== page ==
Los Angeles Clippers forward Paul George has been listed as the Sixers’ number one target this offseason.

Let’s take a look at the pros and cons of Paul George becoming a Sixer.


Pros

The Sixers need a wing and a player who can help the team thrive without Embiid. Paul George is both. One night he could play like an MVP, the next shine as a 3-and-D role player. George’s versatility is what the Sixers need.

He’s a tremendous scorer, facilitator, and defender, and his knockdown shooting ability is invaluable. Over the last ten seasons, George has made 39.2% of his threes on 7.8 shots a game. His three-point shooting ability makes George as much of a threat off the ball as he is on the ball. With that, George has earned a reputation as one of the NBA’s best wing defenders, making the All-Defensive Team four times. He would bolster the Sixers’ defense immensely.

George’s willingness to defer is also an asset to the Sixers’ offense. He has a deep bag of pick-and-roll actions that could help him form a dominant two-man game with Embiid. When Embiid is out, he could support Maxey by creating shots and stretching the floor.

In theory, Paul George is an ideal third star to play with Embiid and Maxey. He should be able to take a step back and play alongside them or take over the team when necessary. If the Sixers are focused on winning a championship next season, George is one of, if not the best player attainable this offseason who could fit the team well.


Cons

As seamless as the fit looks on paper, though, there are some significant causes for concern when it comes to giving George a long-term contract. The first is whether he will actually solve the Sixers’ current problems for the future or create new ones down the line. From some perspective, it feels as though there could be another Harden or Harris situation if things go south with George. It’s not likely, but it’s been known to happen when signing an aging, former all-star.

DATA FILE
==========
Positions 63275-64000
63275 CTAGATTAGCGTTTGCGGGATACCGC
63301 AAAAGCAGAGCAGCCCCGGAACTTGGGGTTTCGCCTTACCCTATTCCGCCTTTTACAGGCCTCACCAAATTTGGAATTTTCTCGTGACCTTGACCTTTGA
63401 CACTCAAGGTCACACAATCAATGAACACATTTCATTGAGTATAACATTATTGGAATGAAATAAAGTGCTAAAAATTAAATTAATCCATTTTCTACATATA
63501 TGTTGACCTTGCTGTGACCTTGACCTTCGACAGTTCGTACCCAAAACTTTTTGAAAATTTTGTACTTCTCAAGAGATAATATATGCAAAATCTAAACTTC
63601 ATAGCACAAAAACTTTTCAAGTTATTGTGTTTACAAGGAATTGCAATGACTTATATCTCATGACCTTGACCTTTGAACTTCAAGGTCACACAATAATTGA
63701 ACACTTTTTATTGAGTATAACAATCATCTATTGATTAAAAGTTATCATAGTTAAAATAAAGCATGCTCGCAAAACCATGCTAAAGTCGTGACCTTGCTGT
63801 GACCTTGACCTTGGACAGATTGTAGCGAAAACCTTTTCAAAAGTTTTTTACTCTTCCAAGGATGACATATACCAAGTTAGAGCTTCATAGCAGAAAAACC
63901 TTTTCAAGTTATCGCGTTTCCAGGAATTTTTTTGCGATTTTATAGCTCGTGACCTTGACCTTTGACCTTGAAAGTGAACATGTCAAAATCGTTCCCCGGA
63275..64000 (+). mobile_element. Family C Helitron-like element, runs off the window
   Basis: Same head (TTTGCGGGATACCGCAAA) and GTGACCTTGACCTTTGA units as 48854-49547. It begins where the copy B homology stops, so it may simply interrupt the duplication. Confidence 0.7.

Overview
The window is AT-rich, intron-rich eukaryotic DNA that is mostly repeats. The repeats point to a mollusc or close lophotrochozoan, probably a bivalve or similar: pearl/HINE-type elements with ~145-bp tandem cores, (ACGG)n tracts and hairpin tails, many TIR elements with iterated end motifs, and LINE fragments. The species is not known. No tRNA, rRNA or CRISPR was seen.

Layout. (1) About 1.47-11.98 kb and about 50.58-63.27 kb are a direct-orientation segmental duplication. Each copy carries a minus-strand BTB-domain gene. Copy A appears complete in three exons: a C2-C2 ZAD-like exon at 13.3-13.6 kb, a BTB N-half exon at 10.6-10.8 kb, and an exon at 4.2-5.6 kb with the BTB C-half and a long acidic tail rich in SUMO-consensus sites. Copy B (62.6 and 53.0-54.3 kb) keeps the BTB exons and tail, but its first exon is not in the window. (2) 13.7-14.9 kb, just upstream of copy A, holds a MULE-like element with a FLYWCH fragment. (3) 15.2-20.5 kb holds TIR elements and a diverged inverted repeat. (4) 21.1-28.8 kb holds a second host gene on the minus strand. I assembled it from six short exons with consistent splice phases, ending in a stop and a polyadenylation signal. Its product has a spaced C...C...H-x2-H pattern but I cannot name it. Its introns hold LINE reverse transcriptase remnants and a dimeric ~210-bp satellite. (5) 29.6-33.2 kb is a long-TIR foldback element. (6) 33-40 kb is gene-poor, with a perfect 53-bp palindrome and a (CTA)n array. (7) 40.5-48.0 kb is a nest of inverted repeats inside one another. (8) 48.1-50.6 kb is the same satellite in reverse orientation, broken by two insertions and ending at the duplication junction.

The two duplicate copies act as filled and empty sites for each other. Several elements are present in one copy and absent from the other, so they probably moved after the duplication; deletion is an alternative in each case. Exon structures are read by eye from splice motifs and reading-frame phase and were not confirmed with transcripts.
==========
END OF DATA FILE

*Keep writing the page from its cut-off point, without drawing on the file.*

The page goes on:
This leads to the next issue: his durability. George, who recently turned 34, has averaged 54 games per regular season in the last four seasons. Injuries have plagued him recently, and pairing him with Embiid, who is also constantly injured, would not be a long-term solution to Maxey’s lack of backup. One could assume that’s not going to change as he gets into his late thirties.

George isn’t notorious for great playoff performances, either. He’s known for shying away from the moment and being a part of multiple ugly playoff exits in recent years. That’s not something Sixers fans want to see after witnessing enough big-name players disappoint in the playoffs year in and year out.

There’s also no guarantee that George becomes available. But if he does, the Sixers will have to offer him the most they possibly can to pry him away from the Clippers. Doing so would put a low budget on who the Sixers can fill out the rest of the roster with and rosters for years to come.


While the on-court fit of George next to Maxey and Embiid seems impeccable, it’s not that simple. There are massive risks that come with taking on any player of his caliber.
But so far, it seems the Sixers’ front office is willing to take any risk to add a player who can take them to the top.

PHOTO: Getty Images

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